Hard and Soft Skills in Your Resume – What’s the Difference?

Hard and Soft Skills, Hard skills, soft skills

Hard and Soft skills in Your resume – What’s the Difference? by Jobminx

One thing you should realize is that employers are looking for candidates with hard and soft skills so it’s vital that your resume has a good balance of both. Let’s face it, when it comes to job searching today, it’s a hirer’s market! Companies are often inundated with applicants for open positions and regularly receive resumes even when there are no vacancies, making it harder than ever for job seekers to stand out from the crowd. Fear not, though, because if your skills are up to par and you know how to spotlight them, you can grab a recruiter’s interest.

What are hard and soft skills?

Hard skills are specific abilities that are teachable and measurable. Some examples of hard skills would be a proficiency with a particular software, an accounting degree or the ability to speak a foreign language.

The professional networking site LinkedIn put together a list of the 25 Hottest Skills That Got People Hired in 2014 based on its analysis of over 330 million user profiles. Here’s what they came up with as their Top 5:

Statistical Analysis and Data Mining

Middleware and Integration Software

Storage Systems and Management

Network and Information Systems

SEO/SEM Marketing

Contrarily, soft skills are subjective qualities often referred to as people skills. Some examples of soft skills would be good communication, adaptability, patience and time management.

A recent Forbes article reported on a study of 260 employers done by The National Association of Colleges and Employers (NACE). The results showed the following 5 soft skills to be the most valued:

Ability to work in a team structure / Ability to make decisions and solve problems (tie)

Ability to communicate verbally with people inside and outside the organization

Ability to plan, organize and prioritize work

Ability to obtain and process information

Ability to analyze quantitative data

Why play up both hard and soft skills?

It wasn’t all that long ago, the corporate world placed all its faith in hard skills. Companies fought over the academic best and brightest, believing that the road to success lay in hiring those with the highest grade point average. An abundance of new data is showing recruiters that soft skills like persuasion, motivation and likeability will help determine the right employee.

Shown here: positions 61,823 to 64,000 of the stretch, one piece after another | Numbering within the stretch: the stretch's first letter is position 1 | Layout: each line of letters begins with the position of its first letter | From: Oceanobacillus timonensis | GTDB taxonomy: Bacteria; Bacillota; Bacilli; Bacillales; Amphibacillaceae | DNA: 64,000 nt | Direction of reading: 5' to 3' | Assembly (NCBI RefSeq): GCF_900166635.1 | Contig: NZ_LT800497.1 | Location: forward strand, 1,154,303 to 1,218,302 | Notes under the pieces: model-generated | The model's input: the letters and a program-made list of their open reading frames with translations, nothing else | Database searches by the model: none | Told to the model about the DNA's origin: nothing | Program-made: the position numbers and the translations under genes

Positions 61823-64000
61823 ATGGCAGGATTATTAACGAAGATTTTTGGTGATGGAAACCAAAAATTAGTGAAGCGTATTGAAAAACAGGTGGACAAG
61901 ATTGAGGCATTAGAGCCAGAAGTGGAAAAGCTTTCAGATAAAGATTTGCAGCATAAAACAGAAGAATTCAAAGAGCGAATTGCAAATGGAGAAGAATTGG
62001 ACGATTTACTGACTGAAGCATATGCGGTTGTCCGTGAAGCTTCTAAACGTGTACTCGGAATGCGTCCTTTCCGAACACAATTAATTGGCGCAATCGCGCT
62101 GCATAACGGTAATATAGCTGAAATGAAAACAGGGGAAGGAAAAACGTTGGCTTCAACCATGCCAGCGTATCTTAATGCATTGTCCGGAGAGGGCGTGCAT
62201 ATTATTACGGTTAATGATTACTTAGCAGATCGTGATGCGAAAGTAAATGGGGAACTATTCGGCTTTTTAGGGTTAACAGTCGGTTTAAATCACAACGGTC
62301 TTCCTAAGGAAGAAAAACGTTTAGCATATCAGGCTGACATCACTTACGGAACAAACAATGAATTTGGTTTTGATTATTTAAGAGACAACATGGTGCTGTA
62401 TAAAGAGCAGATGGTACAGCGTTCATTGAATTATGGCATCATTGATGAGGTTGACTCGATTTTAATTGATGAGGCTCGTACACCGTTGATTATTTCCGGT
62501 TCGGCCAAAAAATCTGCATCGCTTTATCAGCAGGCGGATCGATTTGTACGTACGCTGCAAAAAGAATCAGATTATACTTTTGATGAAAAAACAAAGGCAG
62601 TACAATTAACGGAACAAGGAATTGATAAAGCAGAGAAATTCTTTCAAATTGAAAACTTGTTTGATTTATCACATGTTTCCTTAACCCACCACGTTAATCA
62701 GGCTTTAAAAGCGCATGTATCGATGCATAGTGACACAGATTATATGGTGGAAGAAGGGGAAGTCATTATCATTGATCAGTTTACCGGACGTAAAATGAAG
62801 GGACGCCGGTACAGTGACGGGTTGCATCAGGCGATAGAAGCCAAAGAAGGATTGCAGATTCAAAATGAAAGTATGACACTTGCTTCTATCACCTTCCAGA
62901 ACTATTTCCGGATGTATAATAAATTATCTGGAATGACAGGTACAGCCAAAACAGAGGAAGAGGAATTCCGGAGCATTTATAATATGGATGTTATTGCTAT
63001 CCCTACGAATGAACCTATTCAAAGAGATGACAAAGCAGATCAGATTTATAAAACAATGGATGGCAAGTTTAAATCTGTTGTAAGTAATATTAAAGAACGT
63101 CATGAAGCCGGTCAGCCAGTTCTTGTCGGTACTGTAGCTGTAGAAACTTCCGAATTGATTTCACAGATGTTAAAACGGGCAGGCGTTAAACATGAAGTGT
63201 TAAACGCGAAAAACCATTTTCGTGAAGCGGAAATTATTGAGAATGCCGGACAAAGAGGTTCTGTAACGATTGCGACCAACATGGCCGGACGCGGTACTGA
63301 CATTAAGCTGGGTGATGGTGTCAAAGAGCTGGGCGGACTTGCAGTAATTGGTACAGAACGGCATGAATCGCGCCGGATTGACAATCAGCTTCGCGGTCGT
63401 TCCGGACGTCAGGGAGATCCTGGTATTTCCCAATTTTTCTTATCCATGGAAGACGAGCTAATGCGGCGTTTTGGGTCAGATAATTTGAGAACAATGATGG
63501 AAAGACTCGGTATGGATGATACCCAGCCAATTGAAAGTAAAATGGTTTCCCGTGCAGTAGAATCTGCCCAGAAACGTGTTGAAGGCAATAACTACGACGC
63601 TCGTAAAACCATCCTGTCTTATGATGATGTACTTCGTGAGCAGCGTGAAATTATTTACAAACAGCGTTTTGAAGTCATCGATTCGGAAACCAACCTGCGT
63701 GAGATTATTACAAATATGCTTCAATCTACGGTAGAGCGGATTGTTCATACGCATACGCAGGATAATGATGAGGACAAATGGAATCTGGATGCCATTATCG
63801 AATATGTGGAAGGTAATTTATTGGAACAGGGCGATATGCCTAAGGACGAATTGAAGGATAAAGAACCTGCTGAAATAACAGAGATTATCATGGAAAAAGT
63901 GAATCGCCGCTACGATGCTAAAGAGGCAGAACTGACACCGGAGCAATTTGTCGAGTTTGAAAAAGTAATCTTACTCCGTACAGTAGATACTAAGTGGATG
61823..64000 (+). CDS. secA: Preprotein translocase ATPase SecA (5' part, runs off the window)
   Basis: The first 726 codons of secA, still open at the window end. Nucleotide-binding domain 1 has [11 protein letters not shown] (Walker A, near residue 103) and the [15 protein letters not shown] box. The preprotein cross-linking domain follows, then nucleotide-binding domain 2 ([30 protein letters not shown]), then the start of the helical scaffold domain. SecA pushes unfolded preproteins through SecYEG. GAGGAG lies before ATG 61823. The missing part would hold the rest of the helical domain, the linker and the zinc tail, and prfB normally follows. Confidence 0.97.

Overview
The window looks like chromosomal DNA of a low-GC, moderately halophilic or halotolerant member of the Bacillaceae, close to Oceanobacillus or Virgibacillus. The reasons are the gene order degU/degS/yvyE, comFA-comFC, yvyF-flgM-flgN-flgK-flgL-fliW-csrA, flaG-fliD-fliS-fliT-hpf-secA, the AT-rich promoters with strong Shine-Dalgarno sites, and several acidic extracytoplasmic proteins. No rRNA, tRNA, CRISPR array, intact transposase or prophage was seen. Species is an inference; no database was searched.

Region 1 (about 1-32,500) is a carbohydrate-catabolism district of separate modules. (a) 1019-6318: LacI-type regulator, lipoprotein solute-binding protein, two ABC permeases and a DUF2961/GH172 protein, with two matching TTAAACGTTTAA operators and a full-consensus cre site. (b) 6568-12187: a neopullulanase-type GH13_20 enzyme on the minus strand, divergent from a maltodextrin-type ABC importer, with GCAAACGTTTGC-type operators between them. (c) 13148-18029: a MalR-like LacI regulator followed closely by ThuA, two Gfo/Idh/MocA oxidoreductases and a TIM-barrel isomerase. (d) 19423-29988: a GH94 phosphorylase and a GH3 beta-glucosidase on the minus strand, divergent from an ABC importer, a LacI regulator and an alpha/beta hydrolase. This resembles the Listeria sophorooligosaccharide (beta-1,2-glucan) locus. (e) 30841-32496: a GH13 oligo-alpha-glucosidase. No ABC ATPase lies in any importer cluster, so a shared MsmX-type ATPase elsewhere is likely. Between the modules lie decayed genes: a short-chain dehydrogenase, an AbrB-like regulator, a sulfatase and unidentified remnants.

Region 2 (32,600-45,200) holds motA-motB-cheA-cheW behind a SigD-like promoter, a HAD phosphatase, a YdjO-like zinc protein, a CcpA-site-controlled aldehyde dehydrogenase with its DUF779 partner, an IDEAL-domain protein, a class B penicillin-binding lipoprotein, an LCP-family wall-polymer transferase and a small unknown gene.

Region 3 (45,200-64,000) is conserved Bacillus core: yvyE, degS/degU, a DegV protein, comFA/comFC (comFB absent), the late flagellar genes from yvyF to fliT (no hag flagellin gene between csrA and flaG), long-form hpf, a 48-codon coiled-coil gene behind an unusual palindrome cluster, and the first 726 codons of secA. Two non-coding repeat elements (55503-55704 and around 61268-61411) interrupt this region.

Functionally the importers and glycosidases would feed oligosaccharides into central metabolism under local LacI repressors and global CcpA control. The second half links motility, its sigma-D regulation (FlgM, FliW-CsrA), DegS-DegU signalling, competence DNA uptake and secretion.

Showcasing both hard and soft skills demonstrates to employers that you are well-rounded. Also, one set of skills may compensate if you happen to be lacking a particular requirement in the other set of skills.

Hard and soft skills in your resume – practical tips

Because of their very nature – being quantifiable – hard skills are much easier to include in a resume. There are no gray areas; you either did or didn’t get a degree in Computer Programming, you can either type 60 or 80 words a minute.

Soft skills, however, can prove a little trickier. Job ads will usually provide clues as to the soft skills the employer is looking for. The important thing to remember is that when you incorporate those skills into your resume, you back up your claims with some solid, quantitative examples that demonstrate your competence.

Don’t just state that you are an excellent communicator – include the details of a time when your communication skills resulted in a positive outcome for a past employer. Supporting your skill sets with concrete examples is key to standing out from the crowd, impressing recruiters and hiring managers and increasing your chances of landing an interview.

For more information on resume building and making your resume smarter, go to Jobminx.com, an online app that matches your resume to the perfect job by analyzing your resume and targeting keywords to match the job description.

About Mary Marino

Mary Marino is the founder of EmploymentPipeline.com, a job search resource. EmploymentPipeline.com has launched its “Occupation Pipeline” widget, a unique tool which enables users to search employment opportunities by sourcing occupations and employers, rather than job titles. Connect with Mary at EmploymentPipeline.com or on Twitter, Facebook, and LinkedIn.

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